ENCINITAS — A three-way legal action, pitting the city and state governments against a private citizens’ group, will determine the fate of Encinitas’ practice of zoning by referendum.
That practice, which residents instituted in 2013 as Proposition A, requires local voters to approve certain land uses and increases to allowable residential densities and building heights.
In 2016 and 2018, Encinitas voters blocked a state-mandated affordable housing plan, known as a Housing Element, which would’ve increased certain density and building height allowances. The city failed to adopt its current Housing Element until 2019, seven years past the statutory deadline, only after a court compelled it to do so, overriding Proposition A on a one-time basis.
To avert a similar deadlock in adopting a new Housing Element update due in April, both the city government and the state’s Department of Housing and Community Development (HCD) want a judge to remand partial approval authority back to the city council.
State law supersedes Proposition A “to the limited extent necessary to allow the city to adopt Housing Elements,” the city attorney argues in a March court filing. The city seeks “a judicial declaration that a simple majority of the city council may adopt future Housing Elements and implementing actions … without a vote of the people.”
The city administration believed at that time HCD sought to invalidate Proposition A “in its entirety,” but HCD denies that assertion.
“[HCD] denies that an actual controversy has arisen between the city and the Department,” according to a September court filing. However, “an actual case or controversy has arisen between the city and [HCD], on the one hand, and Preserve Proposition A, on the other.”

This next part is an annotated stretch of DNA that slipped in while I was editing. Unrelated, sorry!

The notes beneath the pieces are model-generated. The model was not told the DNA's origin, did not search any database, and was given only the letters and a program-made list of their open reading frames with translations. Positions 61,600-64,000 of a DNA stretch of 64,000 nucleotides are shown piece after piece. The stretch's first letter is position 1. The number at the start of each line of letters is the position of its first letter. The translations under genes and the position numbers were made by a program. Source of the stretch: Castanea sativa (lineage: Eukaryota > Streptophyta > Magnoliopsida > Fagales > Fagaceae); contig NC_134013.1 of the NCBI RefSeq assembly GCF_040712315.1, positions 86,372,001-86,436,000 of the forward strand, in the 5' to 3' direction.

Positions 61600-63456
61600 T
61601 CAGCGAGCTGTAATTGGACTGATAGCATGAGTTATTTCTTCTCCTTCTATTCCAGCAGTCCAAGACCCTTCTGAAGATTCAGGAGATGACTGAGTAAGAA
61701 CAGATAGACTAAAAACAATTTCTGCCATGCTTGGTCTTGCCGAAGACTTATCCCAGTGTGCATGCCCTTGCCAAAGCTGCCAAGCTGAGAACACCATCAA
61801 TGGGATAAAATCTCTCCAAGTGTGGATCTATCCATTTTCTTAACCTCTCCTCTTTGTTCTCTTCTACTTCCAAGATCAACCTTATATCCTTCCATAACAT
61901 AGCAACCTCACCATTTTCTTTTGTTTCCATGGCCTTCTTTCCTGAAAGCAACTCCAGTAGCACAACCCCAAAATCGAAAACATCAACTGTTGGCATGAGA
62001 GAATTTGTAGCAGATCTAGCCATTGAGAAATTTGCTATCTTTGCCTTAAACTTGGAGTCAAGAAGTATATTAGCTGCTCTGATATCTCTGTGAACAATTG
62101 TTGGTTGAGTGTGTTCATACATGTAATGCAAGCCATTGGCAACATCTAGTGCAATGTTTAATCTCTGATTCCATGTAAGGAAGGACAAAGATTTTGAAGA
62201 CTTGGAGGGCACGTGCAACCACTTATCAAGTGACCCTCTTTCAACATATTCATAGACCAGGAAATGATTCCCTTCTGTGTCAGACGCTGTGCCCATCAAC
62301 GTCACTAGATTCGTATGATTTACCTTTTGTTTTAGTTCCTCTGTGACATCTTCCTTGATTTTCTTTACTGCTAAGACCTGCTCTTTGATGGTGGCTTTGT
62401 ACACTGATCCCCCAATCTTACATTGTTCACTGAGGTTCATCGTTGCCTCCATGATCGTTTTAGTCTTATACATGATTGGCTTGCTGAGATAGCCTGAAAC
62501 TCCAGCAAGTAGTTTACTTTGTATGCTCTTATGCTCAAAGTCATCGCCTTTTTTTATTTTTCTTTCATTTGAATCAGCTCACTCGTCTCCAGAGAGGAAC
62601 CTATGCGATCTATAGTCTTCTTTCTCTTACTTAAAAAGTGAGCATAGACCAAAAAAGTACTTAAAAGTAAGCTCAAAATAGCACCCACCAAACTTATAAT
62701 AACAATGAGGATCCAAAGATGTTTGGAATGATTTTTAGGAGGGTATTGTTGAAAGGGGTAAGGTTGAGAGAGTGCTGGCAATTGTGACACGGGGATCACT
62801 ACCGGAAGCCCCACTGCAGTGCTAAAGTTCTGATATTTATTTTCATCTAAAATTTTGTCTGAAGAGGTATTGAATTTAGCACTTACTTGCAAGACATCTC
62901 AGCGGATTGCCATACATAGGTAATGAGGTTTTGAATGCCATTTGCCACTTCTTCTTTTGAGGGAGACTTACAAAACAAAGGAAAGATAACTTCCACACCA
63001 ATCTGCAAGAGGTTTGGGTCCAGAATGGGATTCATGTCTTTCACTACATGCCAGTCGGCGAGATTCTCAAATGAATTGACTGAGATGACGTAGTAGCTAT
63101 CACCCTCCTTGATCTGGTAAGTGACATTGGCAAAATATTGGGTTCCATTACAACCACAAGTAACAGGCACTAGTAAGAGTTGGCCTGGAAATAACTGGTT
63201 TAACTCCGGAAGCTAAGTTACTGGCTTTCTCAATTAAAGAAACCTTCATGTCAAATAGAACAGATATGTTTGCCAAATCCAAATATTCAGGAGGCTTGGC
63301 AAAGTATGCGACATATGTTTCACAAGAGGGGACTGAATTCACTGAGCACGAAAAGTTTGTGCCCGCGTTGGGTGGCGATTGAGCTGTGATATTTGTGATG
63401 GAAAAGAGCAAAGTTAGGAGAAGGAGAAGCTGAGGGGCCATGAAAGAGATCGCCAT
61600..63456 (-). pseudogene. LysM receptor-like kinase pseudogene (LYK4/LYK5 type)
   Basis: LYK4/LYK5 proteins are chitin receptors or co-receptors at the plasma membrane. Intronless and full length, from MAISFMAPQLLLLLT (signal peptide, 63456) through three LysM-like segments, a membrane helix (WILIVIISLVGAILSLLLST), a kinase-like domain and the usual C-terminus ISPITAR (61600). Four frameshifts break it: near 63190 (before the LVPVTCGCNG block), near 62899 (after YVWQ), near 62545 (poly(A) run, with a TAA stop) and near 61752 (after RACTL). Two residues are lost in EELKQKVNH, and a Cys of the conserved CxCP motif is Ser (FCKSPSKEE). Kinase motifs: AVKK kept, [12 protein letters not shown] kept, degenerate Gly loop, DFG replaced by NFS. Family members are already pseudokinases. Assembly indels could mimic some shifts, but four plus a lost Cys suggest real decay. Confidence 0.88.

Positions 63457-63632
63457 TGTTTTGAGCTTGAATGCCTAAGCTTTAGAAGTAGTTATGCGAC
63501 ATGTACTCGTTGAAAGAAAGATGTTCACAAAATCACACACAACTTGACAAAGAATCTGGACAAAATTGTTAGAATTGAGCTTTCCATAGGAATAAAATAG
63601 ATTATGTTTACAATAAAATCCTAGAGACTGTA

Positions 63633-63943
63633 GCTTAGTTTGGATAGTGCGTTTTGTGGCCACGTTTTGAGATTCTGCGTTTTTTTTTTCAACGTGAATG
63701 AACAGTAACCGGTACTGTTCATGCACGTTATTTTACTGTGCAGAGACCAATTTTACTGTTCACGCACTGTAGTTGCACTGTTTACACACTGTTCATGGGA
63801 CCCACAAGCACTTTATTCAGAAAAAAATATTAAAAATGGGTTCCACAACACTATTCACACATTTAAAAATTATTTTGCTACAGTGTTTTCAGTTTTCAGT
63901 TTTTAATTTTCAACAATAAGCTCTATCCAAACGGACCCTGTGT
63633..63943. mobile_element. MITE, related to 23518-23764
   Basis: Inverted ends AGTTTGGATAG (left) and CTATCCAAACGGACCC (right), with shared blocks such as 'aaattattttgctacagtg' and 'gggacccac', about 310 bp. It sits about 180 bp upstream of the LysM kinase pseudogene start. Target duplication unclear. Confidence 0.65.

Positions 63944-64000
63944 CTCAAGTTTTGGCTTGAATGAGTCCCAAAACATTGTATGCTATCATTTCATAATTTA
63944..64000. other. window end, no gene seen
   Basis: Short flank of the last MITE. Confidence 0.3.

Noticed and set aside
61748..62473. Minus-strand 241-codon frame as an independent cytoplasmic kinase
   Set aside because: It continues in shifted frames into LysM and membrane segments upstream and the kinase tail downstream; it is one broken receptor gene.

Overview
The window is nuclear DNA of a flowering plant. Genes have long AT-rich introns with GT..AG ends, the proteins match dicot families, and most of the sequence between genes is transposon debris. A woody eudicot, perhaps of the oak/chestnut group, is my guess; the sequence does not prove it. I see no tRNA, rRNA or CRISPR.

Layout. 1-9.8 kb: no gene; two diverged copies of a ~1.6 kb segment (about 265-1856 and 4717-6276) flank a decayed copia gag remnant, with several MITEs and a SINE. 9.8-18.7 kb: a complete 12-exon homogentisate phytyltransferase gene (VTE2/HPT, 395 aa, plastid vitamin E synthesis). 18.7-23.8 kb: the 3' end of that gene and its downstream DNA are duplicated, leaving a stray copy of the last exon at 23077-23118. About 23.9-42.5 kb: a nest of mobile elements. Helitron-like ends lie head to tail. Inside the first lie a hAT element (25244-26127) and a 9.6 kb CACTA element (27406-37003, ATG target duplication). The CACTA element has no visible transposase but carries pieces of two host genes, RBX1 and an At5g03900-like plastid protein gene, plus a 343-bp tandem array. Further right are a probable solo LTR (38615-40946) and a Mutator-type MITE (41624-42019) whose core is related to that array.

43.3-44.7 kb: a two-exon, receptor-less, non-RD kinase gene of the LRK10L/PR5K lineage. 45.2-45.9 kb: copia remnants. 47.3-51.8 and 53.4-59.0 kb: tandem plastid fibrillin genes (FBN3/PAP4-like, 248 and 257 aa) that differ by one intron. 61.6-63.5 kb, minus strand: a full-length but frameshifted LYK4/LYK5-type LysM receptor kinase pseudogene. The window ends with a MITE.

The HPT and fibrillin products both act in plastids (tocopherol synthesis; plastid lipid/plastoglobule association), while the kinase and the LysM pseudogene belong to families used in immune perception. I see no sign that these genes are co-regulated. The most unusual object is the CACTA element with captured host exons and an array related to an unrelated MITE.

Preserve Proposition A, a private organization, says zoning-by-referendum doesn’t inherently preclude adopting a Housing Element on time, and so opposes the city and state’s requested alterations.
Rather, the city government, in developing voter-blocked housing plans to date, has “failed to exhaust [its] administrative remedies,” the group contends in a July court filing.
Voters previously obstructed Housing Element adoption only because the city proposed, among other things, taller building allowances than HCD actually required, according to Planning Commissioner and Proposition A author Bruce Ehlers.
“I trust residents to pass a plan that delivers on the promise of affordable housing while adding only the minimum [density] required by law,” Susan Turney, a lead Proposition A campaigner who lost a recent bid for city council, said in September.
Turney believes increasing residential density allowances mostly benefits developers, who profit from extra market-rate units but produce relatively little affordable housing in return.
“It doesn’t seem fair that the only group defending Prop A, which was passed by a majority of the voters, is fighting two other parties that are both funded by our taxes,” Ehlers told The Coast News.
The city incurred some $84,000 in legal costs related to this case as of November, the administration said in a statement. By comparison, Turney estimates private donors contributed roughly $20,000 so far to defend Proposition A.
The court won’t hear the case again until June, after the Housing Element adoption deadline.
HCD declined to comment on pending litigation.